Most dogs, according to my own experiences, are highly food-motivated, especially if the food happens to be "people food." Whatever it is that you're eating is far preferable to whatever it is that you've thrown into their bowl.

However, it seems that some people foods really throw a dog's appetite into overdrive, and around our house at least, it's Thanksgiving turkey, especially the way my wife Amy does it, which is brined. The first time either of our dogs, Buddy and Lucy, ever had a bite, they looked at me as if to say "Where has this been my whole life?!"

Is it okay for them to enjoy some Thanksgiving dinner or not? It all depends on which foods we're talking about.

Pet Cat sneaking on the table stealing food during the holiday.
Don't mind if I do. (Getty Images)

There Are Several Things From Your Thanksgiving Day Table That You Can Share With Your Pets, But Most Come With A Couple Of Conditions

According to the American Kennel Club (AKC), there are healthy choices to share with your dog or cat. Plenty of fall favorites can be tasty (and safe) options for them to share in small portions during holiday festivities.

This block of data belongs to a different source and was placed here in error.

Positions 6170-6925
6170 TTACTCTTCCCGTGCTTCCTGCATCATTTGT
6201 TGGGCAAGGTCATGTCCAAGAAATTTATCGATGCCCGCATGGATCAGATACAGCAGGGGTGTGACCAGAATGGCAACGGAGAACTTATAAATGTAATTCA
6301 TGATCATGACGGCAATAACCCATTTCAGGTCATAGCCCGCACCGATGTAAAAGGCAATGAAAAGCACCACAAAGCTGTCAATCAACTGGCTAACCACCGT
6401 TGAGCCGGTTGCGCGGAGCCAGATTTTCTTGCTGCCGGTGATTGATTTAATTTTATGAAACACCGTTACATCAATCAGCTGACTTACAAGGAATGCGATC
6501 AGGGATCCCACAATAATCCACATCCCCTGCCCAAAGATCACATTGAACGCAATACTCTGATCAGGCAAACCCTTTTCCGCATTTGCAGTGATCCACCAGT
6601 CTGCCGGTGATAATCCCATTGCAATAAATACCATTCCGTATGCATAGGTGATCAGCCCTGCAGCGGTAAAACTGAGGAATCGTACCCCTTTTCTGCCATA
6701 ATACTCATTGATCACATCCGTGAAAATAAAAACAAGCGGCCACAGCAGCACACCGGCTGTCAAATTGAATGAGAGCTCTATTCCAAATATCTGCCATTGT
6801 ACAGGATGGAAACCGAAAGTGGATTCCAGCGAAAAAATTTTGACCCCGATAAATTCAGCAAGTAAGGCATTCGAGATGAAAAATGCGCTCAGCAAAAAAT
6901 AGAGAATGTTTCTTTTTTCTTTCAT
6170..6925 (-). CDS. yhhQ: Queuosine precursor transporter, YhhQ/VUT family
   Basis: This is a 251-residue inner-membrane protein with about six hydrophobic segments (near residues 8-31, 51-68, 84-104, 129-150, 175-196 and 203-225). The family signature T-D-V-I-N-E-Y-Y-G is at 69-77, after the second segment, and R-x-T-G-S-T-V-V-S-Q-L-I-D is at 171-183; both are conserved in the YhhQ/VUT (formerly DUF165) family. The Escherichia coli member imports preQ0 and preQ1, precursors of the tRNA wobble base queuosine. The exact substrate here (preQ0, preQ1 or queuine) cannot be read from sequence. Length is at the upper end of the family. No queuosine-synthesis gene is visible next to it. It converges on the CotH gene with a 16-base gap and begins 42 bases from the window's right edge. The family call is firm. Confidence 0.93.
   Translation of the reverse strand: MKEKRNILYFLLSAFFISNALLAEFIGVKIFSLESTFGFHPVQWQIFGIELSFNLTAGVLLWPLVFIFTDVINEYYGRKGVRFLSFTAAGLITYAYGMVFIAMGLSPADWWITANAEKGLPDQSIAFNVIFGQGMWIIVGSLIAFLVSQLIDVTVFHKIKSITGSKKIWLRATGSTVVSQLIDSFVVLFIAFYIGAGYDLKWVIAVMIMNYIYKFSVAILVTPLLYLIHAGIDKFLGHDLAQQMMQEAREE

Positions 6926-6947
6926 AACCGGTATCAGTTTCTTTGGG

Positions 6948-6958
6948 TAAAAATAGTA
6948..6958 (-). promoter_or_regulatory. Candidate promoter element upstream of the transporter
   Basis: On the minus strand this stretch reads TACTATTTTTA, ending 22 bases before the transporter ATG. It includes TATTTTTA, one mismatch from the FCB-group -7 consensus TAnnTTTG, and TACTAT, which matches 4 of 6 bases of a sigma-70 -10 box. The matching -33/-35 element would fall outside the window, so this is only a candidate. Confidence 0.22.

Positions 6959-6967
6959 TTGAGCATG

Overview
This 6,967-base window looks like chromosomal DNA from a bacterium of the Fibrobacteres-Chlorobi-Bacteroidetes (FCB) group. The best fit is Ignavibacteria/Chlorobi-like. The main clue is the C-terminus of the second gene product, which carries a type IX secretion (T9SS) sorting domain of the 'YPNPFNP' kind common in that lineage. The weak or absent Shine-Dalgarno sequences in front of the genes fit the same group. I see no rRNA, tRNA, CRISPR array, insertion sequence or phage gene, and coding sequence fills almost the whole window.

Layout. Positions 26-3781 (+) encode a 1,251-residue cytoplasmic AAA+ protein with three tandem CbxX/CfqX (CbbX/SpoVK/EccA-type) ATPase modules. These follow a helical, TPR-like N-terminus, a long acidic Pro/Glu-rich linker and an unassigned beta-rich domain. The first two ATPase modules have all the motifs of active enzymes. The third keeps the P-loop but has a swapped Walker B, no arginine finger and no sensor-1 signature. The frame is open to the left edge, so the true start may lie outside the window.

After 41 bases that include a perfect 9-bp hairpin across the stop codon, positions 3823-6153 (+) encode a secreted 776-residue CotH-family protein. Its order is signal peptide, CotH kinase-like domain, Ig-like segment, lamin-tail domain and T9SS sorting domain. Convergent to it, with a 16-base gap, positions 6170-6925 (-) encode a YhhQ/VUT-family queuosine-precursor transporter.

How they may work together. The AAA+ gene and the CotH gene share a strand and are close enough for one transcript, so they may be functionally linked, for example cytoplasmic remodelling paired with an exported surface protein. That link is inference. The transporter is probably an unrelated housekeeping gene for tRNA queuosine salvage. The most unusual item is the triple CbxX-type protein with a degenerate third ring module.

I said small portions! (Getty Images)
I said small portions! (Getty Images)
Dog sniffing Baked raspberry pie on diningroom table
Back off, Lassie. That pie is on the forbidden list. (Getty Images)

Let's get to the pet-safe holiday foods list:

Turkey: Is great to share with your pets, and many pet foods are made with turkey. If you're sharing from your table, just make sure that the turkey you give your pet has no bones and no skin. If you season your turkey with garlic or onions (which are toxic to dogs) don't share with your pet.

Apples: Are also good to share with your dog, as apples are full of fiber, along with vitamins A and C. Skip giving them the core, because a large amount of apple seeds can be toxic.

Green beans: Also full of vitamins and fiber, but they need to be plain, with no butter, sauces, or seasonings.

Peas: Another good choice, but don't share creamed peas unless you enjoy a dog with digestive issues.

Pumpkin: Is a very healthy treat that's good for your dog's coat and skin, even if you're feeding them canned pumpkin. If you are giving canned, make sure it's just pumpkin and not the holiday spiced mix.

As for says:

Go ahead and satisfy your pet’s sweet tooth with something healthy like frozen yogurt (without artificial sweeteners like xylitol, which is toxic for dogs). Calcium, protein, and live bacteria that can act as probiotics will give your dog a tasty dose of nutrients and a sweet post-meal treat.

For foods that you should definitely keep away from your pets, watch this:

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